[extropy-chat] Singularity econimic tradeoffs
eugen at leitl.org
Mon Apr 19 12:15:59 UTC 2004
On Sun, Apr 18, 2004 at 10:30:12PM -0400, Dan Clemmensen wrote:
> When decision criteria are presented to a human in an understandable
> form, the human can make decisions very rapidly. The decisions a racing
True. Very useful to use humans as behaviour fitness evaluators.
Cost-effective, too (especially, if you get online gamers to pay
for the privilege, or military fund the combat simulations).
> card driver, a fighter pilot, or a video gamer makes are a case in
> point. This is decision-making on an entirely different level that the
> one we generally think of in the business world. A programmer currently
Human visual system has been evolutionary optimized to process specific
complex stimuli very rapidly. It is not obvious we can state real world
problems in such terms. It is also not obvious that the transcoding is not a
harder task than the original problem.
I can kill rogue processes or shoot inodes using command line, or a
DOOM environment. While latter's more fun, CLI is quicker.
> makes a few creative decisions per day at the most. The rest of the
> programming job consists of implementing those decisions by writing,
> compiling, debugging, and releasing code.
Human programmers have to code the algorithms explicitly. As long as they
have to do that, instead of just specifying boundary conditions/fitness,
especially in informal ways, their productivity has a ceiling. Adding more
people doesn't help over a very small team size.
A system programmed by "give me a control program for a car factory!" is
AI-complete, of course (unless it's just NLP, pulling a template from a
blueprint library, and filling in the blanks by grilling the user).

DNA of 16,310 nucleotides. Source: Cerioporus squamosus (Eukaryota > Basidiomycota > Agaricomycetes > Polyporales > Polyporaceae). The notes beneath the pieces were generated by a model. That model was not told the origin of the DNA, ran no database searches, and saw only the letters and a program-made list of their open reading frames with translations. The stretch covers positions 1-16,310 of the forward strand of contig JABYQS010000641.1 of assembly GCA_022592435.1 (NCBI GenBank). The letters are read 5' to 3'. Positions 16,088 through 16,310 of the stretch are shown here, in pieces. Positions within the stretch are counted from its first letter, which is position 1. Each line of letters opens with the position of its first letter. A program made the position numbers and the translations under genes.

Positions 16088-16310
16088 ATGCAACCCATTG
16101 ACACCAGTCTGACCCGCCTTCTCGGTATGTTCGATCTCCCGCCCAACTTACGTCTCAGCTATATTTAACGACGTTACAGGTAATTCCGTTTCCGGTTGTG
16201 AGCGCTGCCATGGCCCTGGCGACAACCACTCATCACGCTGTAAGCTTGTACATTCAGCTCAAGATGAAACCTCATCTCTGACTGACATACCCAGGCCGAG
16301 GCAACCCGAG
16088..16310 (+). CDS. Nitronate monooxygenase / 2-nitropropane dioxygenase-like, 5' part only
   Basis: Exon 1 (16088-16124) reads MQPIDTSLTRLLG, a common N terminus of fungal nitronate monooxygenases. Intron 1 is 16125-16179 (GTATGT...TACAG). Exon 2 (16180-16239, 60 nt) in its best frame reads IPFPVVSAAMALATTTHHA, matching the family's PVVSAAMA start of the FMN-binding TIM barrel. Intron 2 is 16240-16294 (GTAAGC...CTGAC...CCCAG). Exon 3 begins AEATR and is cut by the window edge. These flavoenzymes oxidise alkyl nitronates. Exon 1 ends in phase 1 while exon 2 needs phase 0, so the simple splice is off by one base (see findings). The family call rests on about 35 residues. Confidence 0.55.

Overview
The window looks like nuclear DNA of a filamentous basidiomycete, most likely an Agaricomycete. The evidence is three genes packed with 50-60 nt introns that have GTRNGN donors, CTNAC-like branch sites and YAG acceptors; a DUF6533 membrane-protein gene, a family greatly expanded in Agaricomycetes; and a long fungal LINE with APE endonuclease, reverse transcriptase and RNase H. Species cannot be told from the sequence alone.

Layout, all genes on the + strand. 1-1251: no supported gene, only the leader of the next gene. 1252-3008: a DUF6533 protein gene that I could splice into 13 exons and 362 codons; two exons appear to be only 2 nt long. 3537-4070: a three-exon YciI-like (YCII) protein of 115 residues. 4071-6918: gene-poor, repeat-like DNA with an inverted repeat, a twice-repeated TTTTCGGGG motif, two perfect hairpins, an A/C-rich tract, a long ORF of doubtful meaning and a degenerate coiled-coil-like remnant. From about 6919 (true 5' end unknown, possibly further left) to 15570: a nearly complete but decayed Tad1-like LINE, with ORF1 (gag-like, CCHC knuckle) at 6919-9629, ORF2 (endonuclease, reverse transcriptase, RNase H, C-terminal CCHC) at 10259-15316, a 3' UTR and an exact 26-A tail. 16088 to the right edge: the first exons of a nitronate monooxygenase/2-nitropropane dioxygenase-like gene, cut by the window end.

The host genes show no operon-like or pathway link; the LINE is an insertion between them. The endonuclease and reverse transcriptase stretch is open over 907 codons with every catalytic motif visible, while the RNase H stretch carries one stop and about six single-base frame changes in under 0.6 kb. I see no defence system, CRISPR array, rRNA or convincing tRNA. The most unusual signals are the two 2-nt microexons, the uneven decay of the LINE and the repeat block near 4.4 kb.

> We are at different levels here. I'm not talking about IT departments.
> I'm talking about an individual hacker, or perhaps a researcher. I'm
> also not talking about top-down "productivity" tools like Rational Rose.
> I'm talking more of bottom-up tools like the various IDEs.
IDEs make debugging simpler. It allows people who're usually too awful
programmers to moonlight as such. It doesn't address the problem of code
writing code, beyond trivial templates.
> People insist on trying to computerize the wrong parts of the problem.
> You speak of planning, scheduling, and understanding. I don't want the
> computer to do these tasks, at least not initially. I want the computer
> to do the mundane stuff, it can ask ME to do the planning. If the
> computer element cannot "understand the intent" it should ask me. The
DWIM NLP is AI-complete, and dialogue systems are annoying as hell.
Especially, given that they're so braindead it hurts to read the transcripts.
> computer can indeed "weight the implications" of certain decisions, by
> simply executing all the branches and displaying the results. However if
> such an activity is too expensive, the computer should tell me and ask
> for another decision.
I fail to see how that's useful beyond being very neat for debugging
(prototypes of such tools exist).
> I have seen a five-year-old child making decisions at a high level in
> real time, on the soccer field, with two days of training. The kid will
I would really start worrying if we had an AI good enough to impersonate a
toddler (in physical space, of course).
> obviously not make soccer decisions at the same level as a professional,
> but the level is still higher than that of a computer. This particular
> kid has never received formal training in abstract reasoning. However,
> for the sake of argument, let's assume it does in fact require a trained
> decision-maker. Given that we only need one of these people to bootstrap
> the SI, this is not much of a barrier. Pleas consider the amount of time
> it takes a new player to become proficient at a complex video game. A
> game player is essentially doing nothing but making decisions.
Yes, AI sucks. Until it stops to suck, quite suddenly. Game over.
> It appears that we are in complete agreement. The seed SI has a human
> component, this seed SI bootstraps, and eventually (within a week in my
> scenario) reaches a level at which the human component is no longer
> useful. My point is that un-augmented humans do not need to create an
> AI to reach this point.
Can you restate your point? It doesn't follow, at least according to your
argument flow above.
Eugen* Leitl <a href="http://leitl.org">leitl</a>
ICBM: 48.07078, 11.61144 http://www.leitl.org
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